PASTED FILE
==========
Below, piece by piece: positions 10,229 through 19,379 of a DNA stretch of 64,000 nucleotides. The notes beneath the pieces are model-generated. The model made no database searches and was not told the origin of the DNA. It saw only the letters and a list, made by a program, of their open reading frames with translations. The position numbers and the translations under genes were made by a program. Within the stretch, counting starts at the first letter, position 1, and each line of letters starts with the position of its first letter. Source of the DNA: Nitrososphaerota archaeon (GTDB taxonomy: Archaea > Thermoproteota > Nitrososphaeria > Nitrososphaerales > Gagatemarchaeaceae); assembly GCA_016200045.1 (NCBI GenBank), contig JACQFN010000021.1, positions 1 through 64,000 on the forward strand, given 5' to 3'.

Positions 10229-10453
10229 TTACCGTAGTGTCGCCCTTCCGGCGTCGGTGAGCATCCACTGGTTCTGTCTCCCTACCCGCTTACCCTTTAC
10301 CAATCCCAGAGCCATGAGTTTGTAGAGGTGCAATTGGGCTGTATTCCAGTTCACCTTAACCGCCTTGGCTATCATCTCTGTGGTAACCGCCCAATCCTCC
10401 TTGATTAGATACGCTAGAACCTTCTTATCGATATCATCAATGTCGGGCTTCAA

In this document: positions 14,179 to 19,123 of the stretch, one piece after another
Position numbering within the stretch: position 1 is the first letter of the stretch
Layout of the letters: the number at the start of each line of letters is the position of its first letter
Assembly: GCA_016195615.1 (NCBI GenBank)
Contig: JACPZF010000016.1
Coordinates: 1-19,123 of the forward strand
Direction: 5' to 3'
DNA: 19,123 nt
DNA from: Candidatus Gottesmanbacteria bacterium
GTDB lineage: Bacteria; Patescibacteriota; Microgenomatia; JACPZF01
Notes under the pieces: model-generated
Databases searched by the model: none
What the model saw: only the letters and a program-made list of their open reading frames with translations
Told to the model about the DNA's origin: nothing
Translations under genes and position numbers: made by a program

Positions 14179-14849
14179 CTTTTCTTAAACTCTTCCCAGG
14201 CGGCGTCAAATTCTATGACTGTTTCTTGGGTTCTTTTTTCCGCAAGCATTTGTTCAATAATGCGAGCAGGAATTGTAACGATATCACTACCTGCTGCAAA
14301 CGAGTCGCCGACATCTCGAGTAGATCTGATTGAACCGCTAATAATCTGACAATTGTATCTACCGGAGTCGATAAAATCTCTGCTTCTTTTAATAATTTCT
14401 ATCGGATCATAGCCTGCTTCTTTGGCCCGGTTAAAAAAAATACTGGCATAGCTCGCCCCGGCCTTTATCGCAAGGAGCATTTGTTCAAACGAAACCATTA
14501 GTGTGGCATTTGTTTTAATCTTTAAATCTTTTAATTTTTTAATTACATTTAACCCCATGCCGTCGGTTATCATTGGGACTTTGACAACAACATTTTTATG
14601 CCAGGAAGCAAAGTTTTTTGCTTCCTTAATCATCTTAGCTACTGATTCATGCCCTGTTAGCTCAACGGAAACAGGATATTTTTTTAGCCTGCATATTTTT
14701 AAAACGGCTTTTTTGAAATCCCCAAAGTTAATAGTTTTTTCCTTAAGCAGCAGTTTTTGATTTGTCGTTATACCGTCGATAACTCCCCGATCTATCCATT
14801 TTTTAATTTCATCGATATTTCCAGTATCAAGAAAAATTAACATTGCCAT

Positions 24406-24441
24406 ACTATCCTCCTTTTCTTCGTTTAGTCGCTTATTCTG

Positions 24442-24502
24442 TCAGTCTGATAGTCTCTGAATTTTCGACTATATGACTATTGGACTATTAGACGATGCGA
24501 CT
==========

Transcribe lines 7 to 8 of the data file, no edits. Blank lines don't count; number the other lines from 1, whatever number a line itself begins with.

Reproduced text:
Position numbering within the stretch: position 1 is the first letter of the stretch
Layout of the letters: the number at the start of each line of letters is the position of its first letter